3D microfabrication meets quantum technology – Miniaturized light sources for industrial use in the fields of quantum sensor technology and quantum imaging
Dear Mr. Jayadev,
Eggenstein-Leopoldshafen With its technology expertise in 3D microfabrication, Nanoscribe participates in the recently started research project “MiLiQuant”, funded by the BMBF. Together with the companies Q.ant, Zeiss and Bosch as well as the Johannes Gutenberg-University Mainz and the University Paderborn, miniaturized, frequency- and power-stable diode lasers will be developed within the next three years. Aim of the project is to develop largely alignment- and maintenance-free radiation sources for an industrial field of application:
For example, sensors for medical diagnostics or autonomous driving as well as quantum-based imaging processes for medical technology.
Dr. Michael Thiel, Chief Science Officer at Nanoscribe, sees great potential for quantum technology in the use of additive micro-optics: “With our 3D printers, high-precision micro-optical components can be produced in shortest time with submicrometer resolution and enormous design freedom. We are happy to contribute our profound know-how to the MiLiQuant project for the further development of packaging technologies.”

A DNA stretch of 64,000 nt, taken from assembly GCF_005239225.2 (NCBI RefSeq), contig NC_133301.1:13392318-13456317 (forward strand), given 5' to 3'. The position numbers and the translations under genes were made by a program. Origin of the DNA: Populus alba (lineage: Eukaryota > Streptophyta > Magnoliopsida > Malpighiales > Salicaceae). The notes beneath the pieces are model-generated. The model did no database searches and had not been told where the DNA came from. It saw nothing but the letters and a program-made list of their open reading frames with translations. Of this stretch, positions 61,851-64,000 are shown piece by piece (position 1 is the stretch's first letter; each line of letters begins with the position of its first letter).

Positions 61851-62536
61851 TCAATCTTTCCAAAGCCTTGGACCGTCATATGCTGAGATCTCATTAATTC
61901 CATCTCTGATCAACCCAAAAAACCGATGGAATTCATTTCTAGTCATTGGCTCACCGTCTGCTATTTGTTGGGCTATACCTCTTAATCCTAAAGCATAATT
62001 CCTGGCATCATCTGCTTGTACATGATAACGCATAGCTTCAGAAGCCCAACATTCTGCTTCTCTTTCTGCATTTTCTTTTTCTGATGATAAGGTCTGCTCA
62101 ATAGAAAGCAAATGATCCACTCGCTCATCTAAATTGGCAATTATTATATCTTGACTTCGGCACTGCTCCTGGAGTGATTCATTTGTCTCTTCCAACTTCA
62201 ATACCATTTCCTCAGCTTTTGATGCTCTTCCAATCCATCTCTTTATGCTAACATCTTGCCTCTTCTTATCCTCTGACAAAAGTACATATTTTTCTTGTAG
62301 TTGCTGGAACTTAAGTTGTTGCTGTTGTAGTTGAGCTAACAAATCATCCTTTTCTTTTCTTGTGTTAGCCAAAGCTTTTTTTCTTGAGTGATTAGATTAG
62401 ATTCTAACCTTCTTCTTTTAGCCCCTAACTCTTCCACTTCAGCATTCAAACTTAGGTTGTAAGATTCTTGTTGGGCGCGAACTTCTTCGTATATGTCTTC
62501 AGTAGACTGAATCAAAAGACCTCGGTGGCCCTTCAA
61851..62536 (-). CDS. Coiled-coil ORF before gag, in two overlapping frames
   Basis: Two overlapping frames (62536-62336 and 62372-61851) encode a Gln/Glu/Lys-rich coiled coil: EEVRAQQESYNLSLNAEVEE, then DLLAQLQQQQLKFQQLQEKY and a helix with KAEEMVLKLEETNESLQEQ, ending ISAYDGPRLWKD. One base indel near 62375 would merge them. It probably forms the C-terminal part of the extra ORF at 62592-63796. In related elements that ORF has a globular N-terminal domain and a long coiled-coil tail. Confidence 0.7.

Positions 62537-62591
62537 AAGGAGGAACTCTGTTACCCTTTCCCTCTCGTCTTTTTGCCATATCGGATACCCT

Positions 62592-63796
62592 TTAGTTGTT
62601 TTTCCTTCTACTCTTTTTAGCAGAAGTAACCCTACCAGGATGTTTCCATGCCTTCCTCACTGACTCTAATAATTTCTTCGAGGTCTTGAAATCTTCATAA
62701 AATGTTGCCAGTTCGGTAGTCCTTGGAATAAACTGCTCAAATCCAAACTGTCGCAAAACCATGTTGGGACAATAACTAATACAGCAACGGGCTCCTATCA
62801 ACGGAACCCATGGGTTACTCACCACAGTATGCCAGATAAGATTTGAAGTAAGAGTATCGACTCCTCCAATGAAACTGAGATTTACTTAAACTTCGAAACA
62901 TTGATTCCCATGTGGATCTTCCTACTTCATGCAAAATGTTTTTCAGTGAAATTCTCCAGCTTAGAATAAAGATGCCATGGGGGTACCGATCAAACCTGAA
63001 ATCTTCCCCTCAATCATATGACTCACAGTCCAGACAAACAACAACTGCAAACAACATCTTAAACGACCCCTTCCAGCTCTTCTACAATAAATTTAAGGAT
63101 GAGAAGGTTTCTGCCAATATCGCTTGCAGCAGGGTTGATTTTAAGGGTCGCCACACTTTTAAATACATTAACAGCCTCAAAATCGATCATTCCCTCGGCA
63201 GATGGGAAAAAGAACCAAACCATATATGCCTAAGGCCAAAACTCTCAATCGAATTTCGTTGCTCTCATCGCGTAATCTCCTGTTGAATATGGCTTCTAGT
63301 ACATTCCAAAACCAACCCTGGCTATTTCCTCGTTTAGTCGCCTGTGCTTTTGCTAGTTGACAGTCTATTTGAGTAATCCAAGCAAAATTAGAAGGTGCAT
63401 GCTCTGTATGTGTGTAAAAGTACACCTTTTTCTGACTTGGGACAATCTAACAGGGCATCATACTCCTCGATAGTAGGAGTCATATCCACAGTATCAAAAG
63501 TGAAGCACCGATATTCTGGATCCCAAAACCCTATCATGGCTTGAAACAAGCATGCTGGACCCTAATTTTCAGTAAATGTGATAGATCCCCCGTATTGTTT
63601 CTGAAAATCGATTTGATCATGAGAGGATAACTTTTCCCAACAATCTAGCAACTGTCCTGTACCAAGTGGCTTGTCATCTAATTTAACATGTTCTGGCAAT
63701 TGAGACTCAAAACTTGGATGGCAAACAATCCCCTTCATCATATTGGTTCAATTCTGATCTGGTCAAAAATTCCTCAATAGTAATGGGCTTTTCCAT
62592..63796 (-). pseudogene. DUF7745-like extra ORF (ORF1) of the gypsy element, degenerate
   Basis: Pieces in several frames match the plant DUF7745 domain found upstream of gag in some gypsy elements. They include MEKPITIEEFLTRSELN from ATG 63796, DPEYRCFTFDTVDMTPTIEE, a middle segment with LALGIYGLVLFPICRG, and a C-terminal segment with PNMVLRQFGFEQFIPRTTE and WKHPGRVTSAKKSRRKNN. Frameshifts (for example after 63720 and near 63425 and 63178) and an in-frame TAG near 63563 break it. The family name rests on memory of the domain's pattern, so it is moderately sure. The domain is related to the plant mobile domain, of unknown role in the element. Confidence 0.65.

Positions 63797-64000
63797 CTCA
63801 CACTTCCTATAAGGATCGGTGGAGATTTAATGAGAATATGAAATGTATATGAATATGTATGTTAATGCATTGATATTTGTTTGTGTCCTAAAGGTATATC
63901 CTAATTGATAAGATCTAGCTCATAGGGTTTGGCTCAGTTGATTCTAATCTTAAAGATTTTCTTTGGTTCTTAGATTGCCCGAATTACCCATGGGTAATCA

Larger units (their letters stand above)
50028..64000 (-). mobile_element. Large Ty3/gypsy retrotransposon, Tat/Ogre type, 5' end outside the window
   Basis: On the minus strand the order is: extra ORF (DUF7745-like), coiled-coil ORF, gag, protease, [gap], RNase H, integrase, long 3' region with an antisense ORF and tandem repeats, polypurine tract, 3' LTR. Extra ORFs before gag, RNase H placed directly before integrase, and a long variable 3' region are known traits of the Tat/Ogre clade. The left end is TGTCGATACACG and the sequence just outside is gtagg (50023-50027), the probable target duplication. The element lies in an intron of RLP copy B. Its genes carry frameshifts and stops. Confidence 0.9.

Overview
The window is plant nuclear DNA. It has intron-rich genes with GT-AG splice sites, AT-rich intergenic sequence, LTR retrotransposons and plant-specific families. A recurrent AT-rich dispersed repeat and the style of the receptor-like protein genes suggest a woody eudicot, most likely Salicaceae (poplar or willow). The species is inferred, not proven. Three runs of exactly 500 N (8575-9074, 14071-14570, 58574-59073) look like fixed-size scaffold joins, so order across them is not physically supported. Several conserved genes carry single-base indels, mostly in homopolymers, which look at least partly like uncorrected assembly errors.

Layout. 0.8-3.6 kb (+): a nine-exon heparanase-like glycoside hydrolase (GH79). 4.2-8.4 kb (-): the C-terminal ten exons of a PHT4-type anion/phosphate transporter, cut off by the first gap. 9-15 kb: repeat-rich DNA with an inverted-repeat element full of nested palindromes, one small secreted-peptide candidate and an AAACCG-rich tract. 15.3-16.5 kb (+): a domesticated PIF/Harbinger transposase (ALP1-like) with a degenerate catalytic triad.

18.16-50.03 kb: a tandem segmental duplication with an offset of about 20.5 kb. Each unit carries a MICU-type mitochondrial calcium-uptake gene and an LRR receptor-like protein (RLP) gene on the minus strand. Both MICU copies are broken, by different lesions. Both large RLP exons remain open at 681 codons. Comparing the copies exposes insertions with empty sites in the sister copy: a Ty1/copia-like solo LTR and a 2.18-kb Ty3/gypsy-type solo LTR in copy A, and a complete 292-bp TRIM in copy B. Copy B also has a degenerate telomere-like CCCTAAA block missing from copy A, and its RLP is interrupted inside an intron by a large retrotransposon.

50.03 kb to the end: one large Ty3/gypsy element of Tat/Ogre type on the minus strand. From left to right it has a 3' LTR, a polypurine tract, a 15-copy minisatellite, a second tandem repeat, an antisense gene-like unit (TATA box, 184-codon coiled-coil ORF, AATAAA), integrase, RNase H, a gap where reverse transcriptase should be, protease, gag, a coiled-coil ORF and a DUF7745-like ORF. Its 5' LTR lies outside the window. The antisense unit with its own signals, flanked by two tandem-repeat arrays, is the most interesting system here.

Nanoscribe 3D printers achieve outstanding precision based on two-photon polymerization (2PP). Micro-optics with challenging optical designs can be printed directly onto laser facets, glass fibers or microchips. The printed structures achieve an optical quality with surface roughness in the range of a few nanometers. In the MiLiQuant project, the printed components will be assembled with other elements into a compact package. Such miniaturized light sources are crucial for the alignment- and maintenance-free use of this quantum technological innovation.
Model of a microlens directly printed onto the facet of a laser chip (Source: Nanoscribe)
Kick-off meeting of the research project MiLiQuant (Photo: Q.ant)